Solutions...there involve eliminating what we have and communications that can't be "monkey in the middled".

FigureitoutMay 29, 2013 3:18 AM

...*they involve. Methods of elimination and communicating in secret is an exercise in imagination; thus shouldn't be limited.

anonymousMay 29, 2013 3:32 AM

misu: "The primary motivation of CYA is fear: fear of losing your job or office. Only a person very secure in their position can afford to do the right thing."

And of course the fear that causes CYA attitude is due to the human tendency to punish mistakes and need to find scapegoats whenever something goes wrong. If we could just trust that the person making the decision to be well informed and act on his/her best judgement in every situation, we would more likely blame the circumstances, not the person, when something goes wrong. As a result, the person making the decision could more confidently do the right thing instead of CYA.

vas pupMay 29, 2013 8:39 AM

@misu:"Only a person very secure in their position can afford to do the right thing" and only person not dependent on employment at all (having substantial amout of money) can afford to say the right thing.
It was a joke in former Soviet Union:
what is the difference between freedom of speach in US and USSR? In US you are still free - have freedom (not in a prison) after your speach. I guess to be still employed after person utilized the 1st Amendment right saying something his/her employer (private or pablic) does not like (and not related to employment whatsoever, e.g. disclose of confidential information) should be part of free speach as well, otherwise you do have your 1st amendment, but
you have to be not only free (out of jail), but not fired therafter as well.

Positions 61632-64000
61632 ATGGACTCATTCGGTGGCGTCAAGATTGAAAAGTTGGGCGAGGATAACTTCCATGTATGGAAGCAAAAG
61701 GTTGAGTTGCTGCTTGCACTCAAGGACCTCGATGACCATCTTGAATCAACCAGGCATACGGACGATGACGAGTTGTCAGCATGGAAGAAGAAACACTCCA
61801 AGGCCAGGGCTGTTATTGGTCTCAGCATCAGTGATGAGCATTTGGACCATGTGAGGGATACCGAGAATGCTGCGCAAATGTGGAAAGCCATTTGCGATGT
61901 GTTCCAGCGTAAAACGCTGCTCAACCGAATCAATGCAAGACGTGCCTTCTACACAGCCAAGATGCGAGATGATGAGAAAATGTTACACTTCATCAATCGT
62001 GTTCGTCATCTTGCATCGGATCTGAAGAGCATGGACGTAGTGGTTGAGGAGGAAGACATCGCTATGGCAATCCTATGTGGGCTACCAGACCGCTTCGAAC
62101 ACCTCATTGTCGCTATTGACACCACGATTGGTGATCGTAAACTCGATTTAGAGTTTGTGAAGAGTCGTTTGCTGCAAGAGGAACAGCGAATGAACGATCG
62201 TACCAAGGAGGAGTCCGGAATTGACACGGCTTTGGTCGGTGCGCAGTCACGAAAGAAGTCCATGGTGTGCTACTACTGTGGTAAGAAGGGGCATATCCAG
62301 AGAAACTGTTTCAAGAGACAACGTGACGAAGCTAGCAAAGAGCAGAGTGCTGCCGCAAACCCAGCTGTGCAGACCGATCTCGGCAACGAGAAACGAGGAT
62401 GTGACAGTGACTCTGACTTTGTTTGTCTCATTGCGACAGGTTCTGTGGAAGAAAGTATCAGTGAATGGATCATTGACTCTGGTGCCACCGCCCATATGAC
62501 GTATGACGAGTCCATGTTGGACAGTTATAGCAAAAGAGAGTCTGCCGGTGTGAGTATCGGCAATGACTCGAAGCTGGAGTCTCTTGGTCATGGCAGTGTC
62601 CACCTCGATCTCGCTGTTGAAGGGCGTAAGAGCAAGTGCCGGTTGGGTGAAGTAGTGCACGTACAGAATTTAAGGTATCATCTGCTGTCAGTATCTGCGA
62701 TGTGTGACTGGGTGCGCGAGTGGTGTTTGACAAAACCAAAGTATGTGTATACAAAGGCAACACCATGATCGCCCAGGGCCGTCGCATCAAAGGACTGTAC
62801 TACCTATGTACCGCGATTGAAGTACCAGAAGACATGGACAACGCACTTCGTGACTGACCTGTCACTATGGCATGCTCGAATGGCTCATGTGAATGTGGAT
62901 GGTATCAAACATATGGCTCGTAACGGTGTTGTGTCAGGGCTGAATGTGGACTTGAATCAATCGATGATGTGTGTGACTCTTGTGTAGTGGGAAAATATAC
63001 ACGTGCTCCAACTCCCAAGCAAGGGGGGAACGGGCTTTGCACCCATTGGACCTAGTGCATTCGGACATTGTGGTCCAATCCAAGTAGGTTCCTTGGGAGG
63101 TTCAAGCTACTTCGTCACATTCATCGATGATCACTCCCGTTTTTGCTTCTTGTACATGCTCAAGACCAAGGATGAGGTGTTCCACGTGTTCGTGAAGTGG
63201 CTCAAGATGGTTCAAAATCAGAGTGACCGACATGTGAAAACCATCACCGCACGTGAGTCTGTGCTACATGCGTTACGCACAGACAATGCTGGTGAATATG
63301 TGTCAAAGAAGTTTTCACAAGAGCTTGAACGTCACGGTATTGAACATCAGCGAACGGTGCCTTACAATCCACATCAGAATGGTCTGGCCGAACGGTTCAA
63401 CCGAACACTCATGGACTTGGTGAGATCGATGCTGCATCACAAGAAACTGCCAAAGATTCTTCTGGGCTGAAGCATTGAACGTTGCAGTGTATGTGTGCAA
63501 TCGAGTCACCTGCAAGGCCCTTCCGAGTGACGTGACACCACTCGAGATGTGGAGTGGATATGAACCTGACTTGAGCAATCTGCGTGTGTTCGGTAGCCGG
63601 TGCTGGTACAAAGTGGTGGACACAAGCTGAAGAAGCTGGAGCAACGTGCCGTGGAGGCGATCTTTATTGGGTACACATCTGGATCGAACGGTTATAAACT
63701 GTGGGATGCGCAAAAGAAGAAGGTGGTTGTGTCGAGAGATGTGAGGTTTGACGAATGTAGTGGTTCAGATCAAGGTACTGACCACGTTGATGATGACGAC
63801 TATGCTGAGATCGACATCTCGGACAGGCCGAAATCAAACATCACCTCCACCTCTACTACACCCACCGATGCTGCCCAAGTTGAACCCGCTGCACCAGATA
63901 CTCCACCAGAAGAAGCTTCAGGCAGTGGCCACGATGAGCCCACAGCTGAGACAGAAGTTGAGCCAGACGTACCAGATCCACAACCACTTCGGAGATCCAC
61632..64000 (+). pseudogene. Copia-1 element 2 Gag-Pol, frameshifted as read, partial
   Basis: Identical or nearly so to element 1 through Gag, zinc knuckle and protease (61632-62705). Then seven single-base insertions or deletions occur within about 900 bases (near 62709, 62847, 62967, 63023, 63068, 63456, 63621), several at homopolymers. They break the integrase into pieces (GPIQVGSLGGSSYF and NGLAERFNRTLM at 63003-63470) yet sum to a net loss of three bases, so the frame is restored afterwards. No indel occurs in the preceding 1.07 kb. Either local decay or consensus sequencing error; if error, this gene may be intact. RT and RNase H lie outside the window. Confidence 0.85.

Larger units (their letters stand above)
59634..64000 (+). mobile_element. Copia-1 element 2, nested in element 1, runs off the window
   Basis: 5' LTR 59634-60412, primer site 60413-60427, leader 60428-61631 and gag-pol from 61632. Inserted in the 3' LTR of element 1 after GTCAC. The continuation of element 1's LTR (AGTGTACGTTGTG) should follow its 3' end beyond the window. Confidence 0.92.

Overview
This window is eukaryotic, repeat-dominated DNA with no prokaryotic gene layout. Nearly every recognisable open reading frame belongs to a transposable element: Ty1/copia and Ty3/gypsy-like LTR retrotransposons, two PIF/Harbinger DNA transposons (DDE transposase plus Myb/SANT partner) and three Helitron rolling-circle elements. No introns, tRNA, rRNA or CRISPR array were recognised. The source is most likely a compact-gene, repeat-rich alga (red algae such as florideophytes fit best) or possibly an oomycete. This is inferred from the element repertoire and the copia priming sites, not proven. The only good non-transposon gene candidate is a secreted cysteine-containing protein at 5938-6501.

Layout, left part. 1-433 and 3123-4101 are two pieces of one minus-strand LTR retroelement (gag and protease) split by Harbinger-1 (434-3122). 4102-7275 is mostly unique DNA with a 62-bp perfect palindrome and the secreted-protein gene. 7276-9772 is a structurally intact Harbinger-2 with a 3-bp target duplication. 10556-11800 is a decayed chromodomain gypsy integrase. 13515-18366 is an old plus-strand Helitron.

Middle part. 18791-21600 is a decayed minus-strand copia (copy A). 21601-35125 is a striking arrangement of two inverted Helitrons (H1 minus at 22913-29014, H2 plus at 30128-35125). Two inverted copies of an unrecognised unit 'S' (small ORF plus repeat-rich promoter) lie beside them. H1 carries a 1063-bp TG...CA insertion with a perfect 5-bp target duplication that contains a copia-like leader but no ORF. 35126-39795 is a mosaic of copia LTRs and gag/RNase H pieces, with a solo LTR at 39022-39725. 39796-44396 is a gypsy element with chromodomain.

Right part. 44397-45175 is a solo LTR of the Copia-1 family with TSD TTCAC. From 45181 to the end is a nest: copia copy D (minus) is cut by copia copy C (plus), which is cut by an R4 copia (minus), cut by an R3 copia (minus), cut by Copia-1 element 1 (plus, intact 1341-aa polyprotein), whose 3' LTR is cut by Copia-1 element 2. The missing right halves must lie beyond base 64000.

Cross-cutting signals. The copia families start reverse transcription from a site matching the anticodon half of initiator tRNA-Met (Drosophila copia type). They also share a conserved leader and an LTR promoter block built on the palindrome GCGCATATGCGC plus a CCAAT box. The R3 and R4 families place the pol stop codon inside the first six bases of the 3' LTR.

Dirk PraetMay 29, 2013 9:37 AM

OT

@ Wael, @Clive Robinson

Were they pretending to be Muslims?

At the risk of threading on very thin ice with you again, but unless you haven't been following the story I would say the background looks very clear. Both suspects are converts to Islam and seem to have gotten radicalised by Syrian born, AQ-linked hate preacher Omar Bakri Muhammad, founder of the outlawed Al Muhajiroun and godfather of other islamist groups such as Sharia4UK and Sharia4Belgium. Mr. Bakri Muhammad, banned from the UK in 2005 and now residing in Lebanon, in an interview openly praised the murder of Lee Rigby as a heroic act muslims all over the world are very proud of. One of the suspects, one Michael Adebolajo, can be seen on video footage of one of Mr. Muhammad's public appearances.

Mr. Muhammad and his extremist ilk such as Abu Hamza "Captain Hook" Al-Masri, Anjem Choudary and even local Belgian village idiot Fouad Belkacem (Abu Imran) are detrimental for the perception of Islam in Western Europe. Their radical interpretation of Islam and the undeserved media attention they are getting resonates very badly both with politicians and the general public.

The average non-muslim knows as little about the Sunni-Shia-Wahabi-Salafi divide as the average muslim knows about its Roman Catholic-Lutheran Protestant-Anglican counterpart, leading to an amplification of prejudice and exploitation thereof by the usual fear-mongering suspects. This can only be countered by moderate muslims and their spokesmen fiercely and unequivocally denouncing the hatred and violence preached by these extremist minority groups as having nothing to do with Islam.

It would appear that many muslim organisations in the UK have effectively done so in the wake of the Rigby murder. Unfortunately, I still see way too many individuals and organisations alike that prefer to remain in denial or take rather ambiguous positions on the issue, in the process shooting both themselves and their faith in the foot.

Bitter ClingerMay 29, 2013 10:39 AM

If politicians were to pursue this phenomenon with the same vigour and overreach as terrorism, surely by now no private citizen would have had a gun left. I also wish...

Why is it that all of the usual analysis and logic and critical thought regarding security-theater measures exhibited on this site is thrown out of the window for the subset of security-theater measures commonly known as "gun control" (aka "supply side crime control").?

Is it because guns and gun owners are icky?